“You can't wait for inspiration. You have to go after it with a club.”
- Jack London
I get asked time to time, by students and online acquaintances, where I get ideas for teaching, writing and training. How I answer depends on who's asking and although the list of influences is very long and varied, there are a few constants that I can draw literally hundreds of anecdotes from - Master Pak (my Tae Kwon Do teacher and long-time friend of the family), my competitive swimming experience (thousands of miles and over two decades of training and coaching), my son, my students, and my friends. These are personal connections and experiences that I can't really "share" in the sense that I can't tell someone to, for example, hang out with my students for inspiration. There ARE other sources of inspiration that I can share however, and here are a few of them:
When it comes to weightlifting, there are some books that I'd consider classics - some old, some new. Here are a few classics about strength training that you should consider adding to your library if you haven't already:
- The Strongest Shall Survive by Bill Starr
- The Weightlifting Encyclopedia by Arthur Dreschler
- Starting Strength by Mark Rippetoe
- Power to the People by Pavel Tsatsouline
- Supertraining by Mel Siff
- Science and Practice of Strength Training by Vladmir Zatsiorsky
- Athletic Body in Balance by Gray Cook
These are books that you can read and then reread. Whenever I pick up one of these books after some time away from them, I can open to any page, start reading, and be drawn into the anecdote, training tip, or lesson being presented. ... and yes, I know I'm kind of a nerd like that...
*Try the "Kaizen" Approach
"Kaizen" is a Japanese word that means something that can be loosely interpreted as "improvement" or "reformation". It was a business buzzword for a while in the early 90s. It differs from the ideas of "renovation" or "restructuring" in that kaizen implies small, sometime incremental, improvements that, over time, can make a large difference in performance and climate.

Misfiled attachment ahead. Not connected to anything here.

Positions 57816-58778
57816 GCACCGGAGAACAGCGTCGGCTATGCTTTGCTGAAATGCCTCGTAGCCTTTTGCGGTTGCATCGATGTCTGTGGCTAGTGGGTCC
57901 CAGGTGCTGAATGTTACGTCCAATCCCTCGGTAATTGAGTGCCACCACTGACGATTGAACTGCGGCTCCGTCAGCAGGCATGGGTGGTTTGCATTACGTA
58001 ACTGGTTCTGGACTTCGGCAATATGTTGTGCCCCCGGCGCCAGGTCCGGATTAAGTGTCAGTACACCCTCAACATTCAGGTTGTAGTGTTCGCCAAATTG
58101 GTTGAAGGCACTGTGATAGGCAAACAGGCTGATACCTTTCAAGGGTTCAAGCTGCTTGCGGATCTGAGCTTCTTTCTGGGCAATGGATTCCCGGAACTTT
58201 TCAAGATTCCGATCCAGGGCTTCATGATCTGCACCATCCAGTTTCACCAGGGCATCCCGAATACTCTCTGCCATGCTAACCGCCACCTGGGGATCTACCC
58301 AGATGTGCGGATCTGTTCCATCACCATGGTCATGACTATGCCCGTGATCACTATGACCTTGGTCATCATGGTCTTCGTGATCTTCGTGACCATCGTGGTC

A book I read years ago, ”ザッツ カイゼン！” ("That's Kaizen!") broke it down into a very simple list that was similar to what follows:
- make/do it smaller
- make/do it bigger
- make/do it faster
- make/do it slower
- make/do it safer
- make/do it cheaper
- make/do it easier
- make/do it harder
- make/do it easier to see
- make it prettier
- make it uglier
- make/do it backwards
- make/do it quieter
- make it louder
It's pretty tough to think outside the box when you are constantly inside it. In Japanese, there's a saying: "A frog in a well doesn't know the ocean." The same could be said of people who surround themselves with like-minded individuals and similar input from the same fields day in and day out. If you want to bring a fresh approach or perspective, it will be easier to find that by looking at books, magazines and websites from other fields, and talking to people with different backgrounds and trying to apply them to your own. Very often inspiration doesn't strike the scientist as he is working in the lab, but rather when they are walking home, or playing with their children, or sitting under a tree...
If you constantly read Powerlifting USA, for example, pick up a copy of TIME magazine, or Scientific America, or People and see if there's anything that might be applied to your craft. Who knows, you might be the next trend-setting powerlifter in terms of fashion or training templates!